Recent Popular Science Books

I just finished reading First Steps: How Walking Upright Made Us Human by Jeremy DeSilva, and I was reflecting on how much I enjoy reading popular science books. I may only read a few each year, and I read them much more slowly than fiction, but I like learning about something new to me and appreciate the fine writing by a scientist or journalist who has really delved into a topic and is enthusiastic to share some of what they’ve learned with non-scientists. Other books I read this year include Kindred by Rebecca Wragg Sykes and The Arbornaut by Meg Lowman. Here is a list of recent popular science books in the library’s collection, along with a few about to be published. The variety of topics covered is remarkable, and I hope to enjoy more of these titles soon. Happy reading!

Brenda

Recent Popular Science Books

Biberdorf, Kate. It’s Elemental: The Hidden Chemistry in Everything

Black, Riley. The Last Days of the Dinosaurs: An Asteroid, Extinction, and the Beginning of Our World

Bryson, Bill. The Body: A Guide for Occupants

DeSilva, Jeremy. First Steps: How Upright Walking Made Us Human

Dettmer, Philipp. Immune: A Journey into the Mysterious System That Keeps You Alive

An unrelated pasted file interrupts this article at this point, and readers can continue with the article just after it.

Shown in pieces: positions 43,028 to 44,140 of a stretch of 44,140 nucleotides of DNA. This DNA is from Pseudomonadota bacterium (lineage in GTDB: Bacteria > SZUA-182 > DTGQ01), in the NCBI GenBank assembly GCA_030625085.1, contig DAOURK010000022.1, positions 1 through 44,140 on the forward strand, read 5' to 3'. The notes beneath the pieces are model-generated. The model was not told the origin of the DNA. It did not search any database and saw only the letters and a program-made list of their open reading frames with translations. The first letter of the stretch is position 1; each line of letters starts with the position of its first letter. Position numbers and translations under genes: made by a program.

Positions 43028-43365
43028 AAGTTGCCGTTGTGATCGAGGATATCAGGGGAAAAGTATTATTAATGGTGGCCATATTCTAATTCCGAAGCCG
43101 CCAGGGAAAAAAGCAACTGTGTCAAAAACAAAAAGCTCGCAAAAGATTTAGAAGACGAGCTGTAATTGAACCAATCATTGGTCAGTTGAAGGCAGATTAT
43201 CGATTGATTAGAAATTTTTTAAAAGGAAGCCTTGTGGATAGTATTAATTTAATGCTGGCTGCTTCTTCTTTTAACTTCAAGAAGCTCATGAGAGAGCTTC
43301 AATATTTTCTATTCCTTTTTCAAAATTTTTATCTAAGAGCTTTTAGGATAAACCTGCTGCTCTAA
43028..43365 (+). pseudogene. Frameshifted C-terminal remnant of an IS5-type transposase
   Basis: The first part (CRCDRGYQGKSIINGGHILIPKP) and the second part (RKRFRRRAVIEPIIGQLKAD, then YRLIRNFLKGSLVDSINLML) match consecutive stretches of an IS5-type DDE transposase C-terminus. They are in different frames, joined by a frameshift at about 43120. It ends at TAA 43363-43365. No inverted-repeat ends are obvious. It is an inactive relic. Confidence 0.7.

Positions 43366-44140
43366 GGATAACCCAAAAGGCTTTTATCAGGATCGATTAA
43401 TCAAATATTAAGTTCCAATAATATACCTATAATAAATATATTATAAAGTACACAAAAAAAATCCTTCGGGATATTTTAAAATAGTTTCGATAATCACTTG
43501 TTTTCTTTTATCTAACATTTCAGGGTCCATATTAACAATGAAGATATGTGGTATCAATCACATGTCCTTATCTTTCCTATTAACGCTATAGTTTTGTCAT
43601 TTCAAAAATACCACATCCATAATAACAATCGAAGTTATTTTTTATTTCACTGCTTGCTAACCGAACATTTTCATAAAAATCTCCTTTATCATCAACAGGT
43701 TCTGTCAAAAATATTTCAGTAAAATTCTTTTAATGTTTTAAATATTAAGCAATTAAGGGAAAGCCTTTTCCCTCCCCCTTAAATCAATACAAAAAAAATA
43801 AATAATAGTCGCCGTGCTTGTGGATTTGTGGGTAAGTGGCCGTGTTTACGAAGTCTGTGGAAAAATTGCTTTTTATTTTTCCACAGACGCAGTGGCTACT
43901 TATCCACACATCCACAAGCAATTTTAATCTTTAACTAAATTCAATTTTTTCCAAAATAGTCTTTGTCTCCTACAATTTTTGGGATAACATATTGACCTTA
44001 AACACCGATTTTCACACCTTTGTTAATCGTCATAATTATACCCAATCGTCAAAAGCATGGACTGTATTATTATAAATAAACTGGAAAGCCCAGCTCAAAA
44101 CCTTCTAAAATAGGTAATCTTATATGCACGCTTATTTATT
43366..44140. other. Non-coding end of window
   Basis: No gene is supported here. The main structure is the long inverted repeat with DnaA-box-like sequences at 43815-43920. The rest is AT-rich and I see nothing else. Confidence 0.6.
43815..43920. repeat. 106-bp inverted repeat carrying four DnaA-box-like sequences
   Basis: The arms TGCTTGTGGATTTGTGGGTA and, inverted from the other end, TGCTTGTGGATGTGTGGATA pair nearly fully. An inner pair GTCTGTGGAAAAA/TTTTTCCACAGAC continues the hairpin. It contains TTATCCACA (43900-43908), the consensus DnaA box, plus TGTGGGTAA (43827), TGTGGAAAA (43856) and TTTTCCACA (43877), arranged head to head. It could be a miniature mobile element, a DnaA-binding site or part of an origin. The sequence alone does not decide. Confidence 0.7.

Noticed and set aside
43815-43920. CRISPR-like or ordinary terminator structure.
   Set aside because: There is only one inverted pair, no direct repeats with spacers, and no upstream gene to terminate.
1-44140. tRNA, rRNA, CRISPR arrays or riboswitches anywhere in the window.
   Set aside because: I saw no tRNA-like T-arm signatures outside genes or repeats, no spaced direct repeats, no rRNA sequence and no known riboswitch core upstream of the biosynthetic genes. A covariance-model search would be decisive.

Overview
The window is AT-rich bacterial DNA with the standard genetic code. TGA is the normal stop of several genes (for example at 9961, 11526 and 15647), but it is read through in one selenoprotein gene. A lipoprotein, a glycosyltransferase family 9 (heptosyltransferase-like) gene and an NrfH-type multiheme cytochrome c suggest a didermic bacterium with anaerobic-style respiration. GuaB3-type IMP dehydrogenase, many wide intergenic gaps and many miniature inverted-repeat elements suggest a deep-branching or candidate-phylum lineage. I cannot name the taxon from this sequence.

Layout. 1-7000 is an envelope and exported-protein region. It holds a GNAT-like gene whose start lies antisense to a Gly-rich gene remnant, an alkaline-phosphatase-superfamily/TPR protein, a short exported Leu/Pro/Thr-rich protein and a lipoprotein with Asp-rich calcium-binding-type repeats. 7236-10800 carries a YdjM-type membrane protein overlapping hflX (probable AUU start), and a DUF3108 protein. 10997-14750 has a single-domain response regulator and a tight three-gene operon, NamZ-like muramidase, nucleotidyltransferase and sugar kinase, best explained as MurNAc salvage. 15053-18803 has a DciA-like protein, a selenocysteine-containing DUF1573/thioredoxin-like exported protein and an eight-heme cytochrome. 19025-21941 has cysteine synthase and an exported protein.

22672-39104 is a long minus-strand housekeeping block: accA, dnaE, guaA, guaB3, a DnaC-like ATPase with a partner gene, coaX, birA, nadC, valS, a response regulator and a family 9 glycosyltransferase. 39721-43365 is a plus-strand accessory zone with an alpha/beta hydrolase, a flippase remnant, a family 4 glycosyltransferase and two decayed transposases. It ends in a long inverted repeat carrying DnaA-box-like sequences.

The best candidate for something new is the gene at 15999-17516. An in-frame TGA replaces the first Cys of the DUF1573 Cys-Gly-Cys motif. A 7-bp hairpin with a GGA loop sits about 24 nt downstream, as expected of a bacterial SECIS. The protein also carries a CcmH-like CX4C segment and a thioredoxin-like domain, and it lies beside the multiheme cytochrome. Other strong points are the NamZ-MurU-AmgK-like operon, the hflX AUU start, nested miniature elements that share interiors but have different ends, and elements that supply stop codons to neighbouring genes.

Ellenberg, Jordan. Shape: The Hidden Geometry of Information, Biology, Strategy, Democracy, and Everything Else

Everts, Sarah. The Joy of Sweat: The Strange Science of Perspiration

Frank, Adam. Light of the Stars: Alien Worlds and the Fate of the Earth

Kaku, Michio. The God Equation: The Quest for a Theory of Everything

Knoll, Andrew. A Brief History of Earth: Four Billion Years in Eight Chapters

Kolbert, Elizabeth. Under a White Sky: The Nature of the Future

Levesque, Emily. The Last Stargazers: The Enduring Story of Astronomy’s Vanishing Explorers

Lowman, Margaret. The Arbornaut: A Life Discovering the Eighth Continent in the Trees Above Us

Macfarlane, Robert. Underland: A Deep Time Journey

Nestor, James. Breath: The New Science of a Lost Art

Panciroli, Elsa. Beasts Before Us: The Untold Story of Mammal Origins and Evolution

Phoenix, Jess. Ms. Adventure: My Wild Explorations in Science, Lava, and Life

Prescod-Weinstein, Chanda. The Disordered Cosmos: A Journey into Dark Matter, Spacetime and Dreams Deferred

Raff, Jennifer. Origin: A Genetic History of the Americas

Raven, Catherine. Fox & I: An Uncommon Friendship

Roach, Mary: Fuzz: When Nature Breaks the Law

Scales, Helen. The Brilliant Abyss: Exploring the Majest Hidden Life of the Deep Ocean and the Looming Threat That Imperils It

Seager, Sara. The Smallest Lights in the Universe: A Memoir

Sheldrake, Merlin. Entangled Life: How Fungi Make Our Worlds, Change Our Minds & Shape Our Futures

Simard, Suzanne. Finding the Mother Tree: Discovering the Wisdom of the Forest

Widder, Edith. Below the Edge of Darkness: A Memoir of Exploring Light and Life in the Deep Sea

Wohlleben, Peter. The Heartbeat of Trees: Embracing Our Ancient Bond with Forests and Nature

Wragg Sykes, Rebecca. Kindred: Neanderthal Life, Love, Death and Art

Zimmer, Carl. Life’s Edge: The Search for What It Means to Be Alive

Where the Deer and the Antelope Play

Where the Deer and the Antelope Play by Nick Offerman